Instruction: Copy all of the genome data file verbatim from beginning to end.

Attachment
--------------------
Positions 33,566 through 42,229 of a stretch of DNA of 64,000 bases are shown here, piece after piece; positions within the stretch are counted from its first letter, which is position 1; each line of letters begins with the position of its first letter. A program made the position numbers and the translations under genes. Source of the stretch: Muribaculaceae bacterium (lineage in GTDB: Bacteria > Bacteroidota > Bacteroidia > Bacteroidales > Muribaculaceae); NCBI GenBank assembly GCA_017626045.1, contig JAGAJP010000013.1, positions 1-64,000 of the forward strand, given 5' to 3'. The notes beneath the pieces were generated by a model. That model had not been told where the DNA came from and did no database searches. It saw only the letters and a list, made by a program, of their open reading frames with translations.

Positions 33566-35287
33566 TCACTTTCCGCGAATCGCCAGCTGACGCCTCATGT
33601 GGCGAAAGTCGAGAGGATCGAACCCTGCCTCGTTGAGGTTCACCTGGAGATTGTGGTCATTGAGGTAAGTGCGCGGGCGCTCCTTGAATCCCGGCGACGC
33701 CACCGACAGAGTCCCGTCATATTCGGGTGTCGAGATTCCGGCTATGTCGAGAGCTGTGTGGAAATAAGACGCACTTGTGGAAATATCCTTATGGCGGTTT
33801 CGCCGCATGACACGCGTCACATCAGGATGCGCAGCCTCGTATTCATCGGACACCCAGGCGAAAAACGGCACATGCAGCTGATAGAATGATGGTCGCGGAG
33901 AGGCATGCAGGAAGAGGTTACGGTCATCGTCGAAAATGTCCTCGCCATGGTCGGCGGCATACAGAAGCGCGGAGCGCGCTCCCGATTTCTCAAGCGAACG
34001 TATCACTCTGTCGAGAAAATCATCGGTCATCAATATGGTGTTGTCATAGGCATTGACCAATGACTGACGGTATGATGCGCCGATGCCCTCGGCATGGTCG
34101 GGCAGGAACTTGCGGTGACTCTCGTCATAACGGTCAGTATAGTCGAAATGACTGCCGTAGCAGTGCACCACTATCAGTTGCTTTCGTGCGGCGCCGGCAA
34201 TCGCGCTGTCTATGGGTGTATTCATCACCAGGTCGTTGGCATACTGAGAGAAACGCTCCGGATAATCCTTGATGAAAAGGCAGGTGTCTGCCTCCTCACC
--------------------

Positions 33,566 through 42,229 of a stretch of DNA of 64,000 bases are shown here, piece after piece; positions within the stretch are counted from its first letter, which is position 1; each line of letters begins with the position of its first letter. A program made the position numbers and the translations under genes. Source of the stretch: Muribaculaceae bacterium (lineage in GTDB: Bacteria > Bacteroidota > Bacteroidia > Bacteroidales > Muribaculaceae); NCBI GenBank assembly GCA_017626045.1, contig JAGAJP010000013.1, positions 1-64,000 of the forward strand, given 5' to 3'. The notes beneath the pieces were generated by a model. That model had not been told where the DNA came from and did no database searches. It saw only the letters and a list, made by a program, of their open reading frames with translations.

Positions 33566-35287
33566 TCACTTTCCGCGAATCGCCAGCTGACGCCTCATGT
33601 GGCGAAAGTCGAGAGGATCGAACCCTGCCTCGTTGAGGTTCACCTGGAGATTGTGGTCATTGAGGTAAGTGCGCGGGCGCTCCTTGAATCCCGGCGACGC
33701 CACCGACAGAGTCCCGTCATATTCGGGTGTCGAGATTCCGGCTATGTCGAGAGCTGTGTGGAAATAAGACGCACTTGTGGAAATATCCTTATGGCGGTTT
33801 CGCCGCATGACACGCGTCACATCAGGATGCGCAGCCTCGTATTCATCGGACACCCAGGCGAAAAACGGCACATGCAGCTGATAGAATGATGGTCGCGGAG
33901 AGGCATGCAGGAAGAGGTTACGGTCATCGTCGAAAATGTCCTCGCCATGGTCGGCGGCATACAGAAGCGCGGAGCGCGCTCCCGATTTCTCAAGCGAACG
34001 TATCACTCTGTCGAGAAAATCATCGGTCATCAATATGGTGTTGTCATAGGCATTGACCAATGACTGACGGTATGATGCGCCGATGCCCTCGGCATGGTCG
34101 GGCAGGAACTTGCGGTGACTCTCGTCATAACGGTCAGTATAGTCGAAATGACTGCCGTAGCAGTGCACCACTATCAGTTGCTTTCGTGCGGCGCCGGCAA
34201 TCGCGCTGTCTATGGGTGTATTCATCACCAGGTCGTTGGCATACTGAGAGAAACGCTCCGGATAATCCTTGATGAAAAGGCAGGTGTCTGCCTCCTCACC